For a moment, I wondered if I was unwisely stepping on toes. After all, the Healthy Communities Initiatives program has an annual form-a-team-with-your-pals-or-co-workers-and-enter-a-weight-losing-contest project, and in two recent years, I'd been on a team that the station formed. But then I thought that actually, that's when this HCI business began to set my teeth on edge. When I participated in that, it involved checking in at a particular site once a month to get weighed and turn in your record-keeping chart of how much you'd walked, lifted weights, played a sport, danced, stayed away from cigarettes, eaten fresh food, and such. Plus, you had to kick in some registration money. I became quite irritated about having to take all this time out of my life to fool with all this busywork, all in the name of some kind of patty-cake, nicey-nice, collective, hey-everybody-we-know-what-we-ought-to-do-so-let's-do-it notion of human well-being. I'm pretty sure that the last time or two that I showed up at the weighing station, I gave the nice nurses and program coordinators the impression that I was a real jerk.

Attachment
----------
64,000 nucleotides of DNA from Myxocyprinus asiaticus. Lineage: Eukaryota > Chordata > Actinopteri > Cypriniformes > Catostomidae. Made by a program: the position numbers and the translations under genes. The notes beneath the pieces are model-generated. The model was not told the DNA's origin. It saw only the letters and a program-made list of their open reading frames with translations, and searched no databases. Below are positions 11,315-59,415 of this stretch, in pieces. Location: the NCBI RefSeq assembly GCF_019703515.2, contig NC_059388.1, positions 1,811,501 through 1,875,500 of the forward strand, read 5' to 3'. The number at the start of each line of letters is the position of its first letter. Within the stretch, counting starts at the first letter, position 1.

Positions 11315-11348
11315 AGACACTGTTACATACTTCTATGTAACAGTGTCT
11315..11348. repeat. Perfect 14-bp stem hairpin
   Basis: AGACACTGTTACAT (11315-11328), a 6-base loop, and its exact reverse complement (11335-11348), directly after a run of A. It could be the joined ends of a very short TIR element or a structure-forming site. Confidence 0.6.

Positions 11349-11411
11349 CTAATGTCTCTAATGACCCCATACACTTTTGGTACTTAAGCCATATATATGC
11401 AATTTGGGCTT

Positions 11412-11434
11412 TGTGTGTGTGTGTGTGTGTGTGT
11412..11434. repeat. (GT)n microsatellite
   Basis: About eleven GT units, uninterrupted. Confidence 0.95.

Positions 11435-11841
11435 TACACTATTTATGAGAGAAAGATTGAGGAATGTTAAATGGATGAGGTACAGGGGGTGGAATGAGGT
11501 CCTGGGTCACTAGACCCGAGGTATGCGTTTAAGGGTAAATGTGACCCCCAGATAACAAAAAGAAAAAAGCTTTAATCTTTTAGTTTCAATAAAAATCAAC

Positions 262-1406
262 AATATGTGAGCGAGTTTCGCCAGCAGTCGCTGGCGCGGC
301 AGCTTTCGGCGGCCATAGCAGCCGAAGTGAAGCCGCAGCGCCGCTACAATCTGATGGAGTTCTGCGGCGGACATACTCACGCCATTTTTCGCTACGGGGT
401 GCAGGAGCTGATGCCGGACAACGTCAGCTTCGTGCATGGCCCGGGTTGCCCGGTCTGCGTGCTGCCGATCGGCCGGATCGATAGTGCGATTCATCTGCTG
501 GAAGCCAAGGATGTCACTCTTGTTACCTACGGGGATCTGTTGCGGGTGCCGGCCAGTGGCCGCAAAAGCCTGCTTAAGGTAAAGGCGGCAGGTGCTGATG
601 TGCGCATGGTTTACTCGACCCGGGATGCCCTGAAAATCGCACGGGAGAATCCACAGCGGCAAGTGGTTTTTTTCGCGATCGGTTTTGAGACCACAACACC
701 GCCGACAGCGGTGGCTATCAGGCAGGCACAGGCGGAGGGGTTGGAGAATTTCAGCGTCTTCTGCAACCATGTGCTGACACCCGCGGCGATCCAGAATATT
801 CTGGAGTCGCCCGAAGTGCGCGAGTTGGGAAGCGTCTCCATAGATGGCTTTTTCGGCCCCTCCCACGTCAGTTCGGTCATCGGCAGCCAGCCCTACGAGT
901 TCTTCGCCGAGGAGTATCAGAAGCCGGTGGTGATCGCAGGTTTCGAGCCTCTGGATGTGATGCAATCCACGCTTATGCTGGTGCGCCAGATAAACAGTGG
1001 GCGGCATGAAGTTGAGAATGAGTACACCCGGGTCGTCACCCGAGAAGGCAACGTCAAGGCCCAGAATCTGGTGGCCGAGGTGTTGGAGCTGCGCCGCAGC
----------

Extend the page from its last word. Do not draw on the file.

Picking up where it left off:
So, Saturday, on the air, I threw in something about how the particular people who run HCI are very nice and their aims are commendable, but that government involvement was entirely the wrong way to go about it. I played up the local angle.

I've long held that there are two general levels of leftism. There are those you see at your local "Healthy Lifestyles Summits," the ones who think life should be fair above all. They tend to be the movers and shakers in local arts scenes, green-building councils, and human-rights commissions. They're pleasant enough, fun to talk to at dinner parties until they provoke you into an ideological conversation. Then there are the serious power-lusters, the ones who go into politics or work for foundations that wield great cultural influence. The most ruthless of these now hold the highest offices in our land. What those on the nicey-nice level ought to realize is that all their fluffy little initiatives come to a screaming halt if the overlords don't cut them a check. The shots are called in a smoke-filled room on a hill far away.

Writer and musician Barney Quick's website is barneyquick.net, and he blogs at Bent Notes.

RECENT VIDEOS